Final Rule Summary

NCUA 12 CFR Part 791, Definition of Small Credit Union/ IRPS 15-1

Prepared by NASCUS Legislative & Regulatory Affairs Department
October, 2015

NCUA is amending Interpretive Ruling and Policy Statement (IRPS) 87–2 (as amended by IRPS 03–2 and 13–1) to increase the asset threshold used to define the term ‘‘small entity’’ under the Regulatory Flexibility Act (RFA) from $50 million to $100 million in assets.

DATES: The final rule and IRPS 15-1 are effective November 23, 2015. You may read the final rule and IRPS 15-1 here.


The RFA generally requires federal agencies to determine and consider the impact of proposed and final rules on small entities. NCUA’s new final rule and IRPS will define a small credit union for RFA purposes as a FICU with less than $100 million in assets, amending § 791.8(a) governing NCUA’s procedures for developing regulations. As a result of the change, an additional 733 small FICUs will be given special consideration of the economic impact of proposed and final regulations, bringing the total number of FICUs covered by the RFA to approximately 4,690.

The final rule retains the 3-year review cycle.

Under the RFA, if a proposed or final rule would have a significant economic impact on a substantial number of small entities, the federal agencies must engage in a small entity impact analysis, known as an initial regulatory flexibility analysis (IRFA) for proposed rules and a final regulatory flexibility analysis (FRFA) for final rules. If an agency determines that a proposed or final rule will not have a ‘‘significant economic impact on a substantial number of small entities,’’ the agency may certify as much in the Federal Register and forego the IRFA and FRFA.

NCUA explains its decision to establish $100 million as the benchmark by citing several metrics that it says demonstrates credit unions under $100 million are disadvantaged compared to credits union greater than $100 million or otherwise support the $100million benchmark:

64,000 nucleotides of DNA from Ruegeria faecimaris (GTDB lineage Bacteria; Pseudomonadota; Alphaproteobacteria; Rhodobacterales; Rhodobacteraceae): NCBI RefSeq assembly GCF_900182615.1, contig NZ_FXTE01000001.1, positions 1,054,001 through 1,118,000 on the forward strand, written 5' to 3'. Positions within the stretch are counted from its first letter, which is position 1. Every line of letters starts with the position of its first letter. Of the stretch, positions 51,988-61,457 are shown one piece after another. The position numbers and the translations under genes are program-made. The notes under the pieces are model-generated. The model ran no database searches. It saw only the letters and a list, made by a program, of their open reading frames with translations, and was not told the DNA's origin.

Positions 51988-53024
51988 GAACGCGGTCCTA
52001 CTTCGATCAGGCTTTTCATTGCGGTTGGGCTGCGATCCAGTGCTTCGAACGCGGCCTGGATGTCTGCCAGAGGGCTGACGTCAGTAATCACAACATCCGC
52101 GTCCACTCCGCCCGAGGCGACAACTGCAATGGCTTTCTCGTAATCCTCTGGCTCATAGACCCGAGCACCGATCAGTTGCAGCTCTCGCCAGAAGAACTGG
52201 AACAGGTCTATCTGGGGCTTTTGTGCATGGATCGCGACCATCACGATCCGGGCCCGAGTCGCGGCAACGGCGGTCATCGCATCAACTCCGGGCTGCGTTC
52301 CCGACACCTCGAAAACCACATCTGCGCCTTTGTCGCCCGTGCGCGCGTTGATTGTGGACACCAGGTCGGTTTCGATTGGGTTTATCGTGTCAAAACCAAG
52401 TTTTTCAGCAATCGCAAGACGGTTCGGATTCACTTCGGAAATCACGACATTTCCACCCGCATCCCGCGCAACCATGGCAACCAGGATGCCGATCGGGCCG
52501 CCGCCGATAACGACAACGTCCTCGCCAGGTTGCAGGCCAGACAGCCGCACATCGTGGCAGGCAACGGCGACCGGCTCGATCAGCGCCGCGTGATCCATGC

• The $100 million threshold results in a similar institution coverage ratio as the RFA threshold the FDIC uses in relation to banks.
  • The $100 million threshold covers a greater percentage of FICU assets, compared to the percentage of bank assets covered by the banking agencies’ $550 million threshold.
  • FICUs below $100 million in assets trail their peers in: • deposit growth rates; • asset growth rates; membership growth rates; • loan origination growth rates; • inflation-adjusted average loan amounts; • ratio of operating costs to assets; • merger and liquidation trends; • average year-to-date loan amounts; • non-interest expenses per dollar loaned; • average assets per full-time employee; and • average non-interest expense per annual loan originations.
  • Despite representing 83 percent of all FICUs, FICUs with less than $100 million in assets experienced 93 percent of mergers and liquidations since 2004.


Changing the definition of small credit union does not affect existing NCUA rules regarding liquidity funding (§741.12) or interest rate risk (§741.3(b)(5)). Those rules contain reduced expectations, or outright exceptions, for credit unions under $50 million in assets. The rules however do not reference “small credit unions” but rather specify the asset ranges in the rule text. NCUA will not change those asset thresholds at this time. Likewise, NCUA will proceed with its rulemaking related to risk-based capital (RBC) and the definition of complex credit union independently from this proposed change to the definition of small credit union.